Wednesday, December 07, 2011

Depth in Streets, Avenues, & Alleyways

Characters can be so much fun to work with. That's my favorite part of writing. I tend to get a flash of an idea for a plot, and where that comes from no one knows. Do-do-do... Usually, immediately after that, an image pops into my head. Sometimes it's detailed, while other times it's not.

I may see hair color or a simple crook at the corner of said character's grin. A scarf may suddenly appear around the character's neck, or I may get the sense of shyness or even a tendency to back away as if he/she is hiding something. Maybe running or avoiding.

There are many ways in which a writer can add depth to a character. I'm going to focus on dressing the character as if he/she is a blank mannequin. We'll leave story, plot and other elements for another post.

  1. Physical Features: this is an avenue that can take all sorts of directions and usually is one of the first to direct a reader as to who the character is. There is so much fun to have here. Take chances with these. We never know the links we can create throughout the story by adding a simple nose ring or maybe blue eyes.
  2. Chosen Physical Appears: basically I'm referring to a character's fashion sense. Each of us has individuality when it comes to our choice of attire. Think carefully about putting those combat boots on the debutante girl and why she'd wear them. Is she trying to tick off her parents. Or maybe she's involved in some secret society. Either way, risk it but have a reason.
  3. Background: this is the simple one, yet hard all in the same thought. We can do anything with our character's pasts as long as it leads the reader to the beginning of THIS story, the one you're writing right now. Some information you dream up might be the most fantastical and interesting elements to a character, yet it does not fit or add to the story. It does not move the story forward. Leave it out, but make sure you save it for another story. You never know when it might come in handy.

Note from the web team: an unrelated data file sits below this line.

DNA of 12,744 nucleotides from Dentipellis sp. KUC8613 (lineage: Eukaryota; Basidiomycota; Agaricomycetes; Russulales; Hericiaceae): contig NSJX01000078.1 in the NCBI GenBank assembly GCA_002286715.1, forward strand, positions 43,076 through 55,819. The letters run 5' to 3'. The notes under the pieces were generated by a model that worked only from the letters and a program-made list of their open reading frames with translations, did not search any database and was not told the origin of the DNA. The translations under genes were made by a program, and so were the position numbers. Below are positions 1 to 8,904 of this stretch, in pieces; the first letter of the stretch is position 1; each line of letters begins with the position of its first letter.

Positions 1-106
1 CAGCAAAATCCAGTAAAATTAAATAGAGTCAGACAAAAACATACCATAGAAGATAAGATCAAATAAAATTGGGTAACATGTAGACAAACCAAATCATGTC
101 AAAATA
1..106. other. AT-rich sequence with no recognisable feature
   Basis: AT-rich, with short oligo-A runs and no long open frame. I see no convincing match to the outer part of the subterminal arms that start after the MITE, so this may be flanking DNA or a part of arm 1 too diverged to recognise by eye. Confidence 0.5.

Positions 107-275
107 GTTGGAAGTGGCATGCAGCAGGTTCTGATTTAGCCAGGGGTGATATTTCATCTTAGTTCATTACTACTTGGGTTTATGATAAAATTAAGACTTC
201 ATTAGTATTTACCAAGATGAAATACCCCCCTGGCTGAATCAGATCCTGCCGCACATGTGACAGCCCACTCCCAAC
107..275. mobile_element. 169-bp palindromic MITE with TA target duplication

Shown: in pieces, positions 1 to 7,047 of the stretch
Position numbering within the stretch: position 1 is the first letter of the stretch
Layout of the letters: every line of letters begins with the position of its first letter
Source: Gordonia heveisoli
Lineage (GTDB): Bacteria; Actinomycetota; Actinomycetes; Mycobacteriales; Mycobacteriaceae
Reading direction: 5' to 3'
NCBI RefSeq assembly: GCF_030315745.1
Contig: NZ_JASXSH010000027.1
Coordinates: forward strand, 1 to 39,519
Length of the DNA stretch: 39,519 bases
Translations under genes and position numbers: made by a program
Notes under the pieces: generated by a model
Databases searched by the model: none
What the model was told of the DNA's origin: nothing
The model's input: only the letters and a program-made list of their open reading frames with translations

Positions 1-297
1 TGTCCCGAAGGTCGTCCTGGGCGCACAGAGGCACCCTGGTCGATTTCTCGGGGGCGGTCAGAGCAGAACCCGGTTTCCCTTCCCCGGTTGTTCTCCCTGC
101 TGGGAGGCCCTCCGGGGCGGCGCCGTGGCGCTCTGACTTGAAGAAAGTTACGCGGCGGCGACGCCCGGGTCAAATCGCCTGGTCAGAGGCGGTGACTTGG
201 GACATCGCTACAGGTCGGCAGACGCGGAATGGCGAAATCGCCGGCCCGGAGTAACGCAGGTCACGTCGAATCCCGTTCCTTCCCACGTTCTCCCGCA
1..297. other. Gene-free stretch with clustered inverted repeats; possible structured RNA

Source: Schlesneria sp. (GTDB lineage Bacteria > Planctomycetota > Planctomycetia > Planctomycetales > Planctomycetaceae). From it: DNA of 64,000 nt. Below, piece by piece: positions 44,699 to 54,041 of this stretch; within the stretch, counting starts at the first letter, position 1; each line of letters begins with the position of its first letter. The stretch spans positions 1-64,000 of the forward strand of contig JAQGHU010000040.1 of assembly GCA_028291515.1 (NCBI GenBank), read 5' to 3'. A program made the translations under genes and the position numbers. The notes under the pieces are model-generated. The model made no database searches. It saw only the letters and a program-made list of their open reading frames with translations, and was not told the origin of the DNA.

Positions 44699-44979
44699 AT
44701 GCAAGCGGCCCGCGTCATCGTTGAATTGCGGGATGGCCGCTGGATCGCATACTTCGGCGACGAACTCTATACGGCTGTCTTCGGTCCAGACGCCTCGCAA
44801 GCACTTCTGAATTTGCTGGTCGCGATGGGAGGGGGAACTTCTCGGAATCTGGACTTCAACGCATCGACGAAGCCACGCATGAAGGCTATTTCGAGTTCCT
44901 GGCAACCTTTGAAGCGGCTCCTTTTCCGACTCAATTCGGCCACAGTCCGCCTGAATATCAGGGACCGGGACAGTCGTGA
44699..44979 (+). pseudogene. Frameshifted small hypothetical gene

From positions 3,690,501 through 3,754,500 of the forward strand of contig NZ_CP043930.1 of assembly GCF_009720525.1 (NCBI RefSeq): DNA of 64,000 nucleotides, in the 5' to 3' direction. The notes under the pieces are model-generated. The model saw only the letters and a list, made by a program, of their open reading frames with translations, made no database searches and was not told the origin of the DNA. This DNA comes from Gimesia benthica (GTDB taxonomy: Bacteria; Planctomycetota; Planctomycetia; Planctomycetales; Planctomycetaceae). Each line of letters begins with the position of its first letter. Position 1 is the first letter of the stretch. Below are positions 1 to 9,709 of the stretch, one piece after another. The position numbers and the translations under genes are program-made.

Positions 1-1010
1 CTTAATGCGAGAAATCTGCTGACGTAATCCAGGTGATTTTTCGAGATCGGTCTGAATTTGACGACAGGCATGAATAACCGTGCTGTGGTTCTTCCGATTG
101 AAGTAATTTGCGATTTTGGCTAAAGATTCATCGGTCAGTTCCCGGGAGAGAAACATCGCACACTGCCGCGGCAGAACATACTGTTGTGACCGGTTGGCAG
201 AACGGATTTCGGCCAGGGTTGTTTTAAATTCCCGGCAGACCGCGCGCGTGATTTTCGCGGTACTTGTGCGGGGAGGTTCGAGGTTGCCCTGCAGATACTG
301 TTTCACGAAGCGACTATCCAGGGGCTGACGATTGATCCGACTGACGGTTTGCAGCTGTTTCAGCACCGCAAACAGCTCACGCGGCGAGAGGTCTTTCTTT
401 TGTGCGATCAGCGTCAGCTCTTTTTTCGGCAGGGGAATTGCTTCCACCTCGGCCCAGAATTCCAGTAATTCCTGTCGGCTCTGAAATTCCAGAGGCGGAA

4. Likes and Dislikes: just like each of us, our characters need to enjoy and/or avoid aspects of their world, whether you've created a new world or not. Give them a dislike that's challenging and bounces of their world, making it harder for them to move forward. 
  5. Emotional Baggage: I HEART this part of deepening a character and could write a series about it! You can take the psyche of a character and intertwine it within the plot, subplots, interactions with secondary characters, their world, and all four of the above elements. The choices you make here to deepen the character will have a profound affect on the entire story. Emotions move, motivate, and inspire plot.
How do you imagine your characters? Does it come in a flash? Do you outline their characteristics or do a character interview?


  1. I keep a notebook(s) to keep track of my characters, and I keep the latest version of the one dedicated to what I'm working on with me all the time--in case something comes up. And it always does. Sometimes its just a description, sometimes its an entire scene, and sometimes its actual images and objects that I stumble across--those I'll just paste in :)

  2. I do the same thing. Plus I make Character collages. It sounds weird, but having the character pages, with pictures and key words on them, spread out on the floor as I write or edit, really helps me bring the characters to life. For the smaller details and background information, each character has a file for those too.

  3. When Nikki and I were writing together, it was critical that we each have the SAME EXACT IDEA of our characters. So, we made collages of sorts - we had pics of what the characters looked like, we "shopped" for them so we knew what sorts of things they would wear. We knew their favorite drinks, least favorite foods, emotional baggage, hobbies, etc. It was a great starting point for the novel and helped make each character unique.


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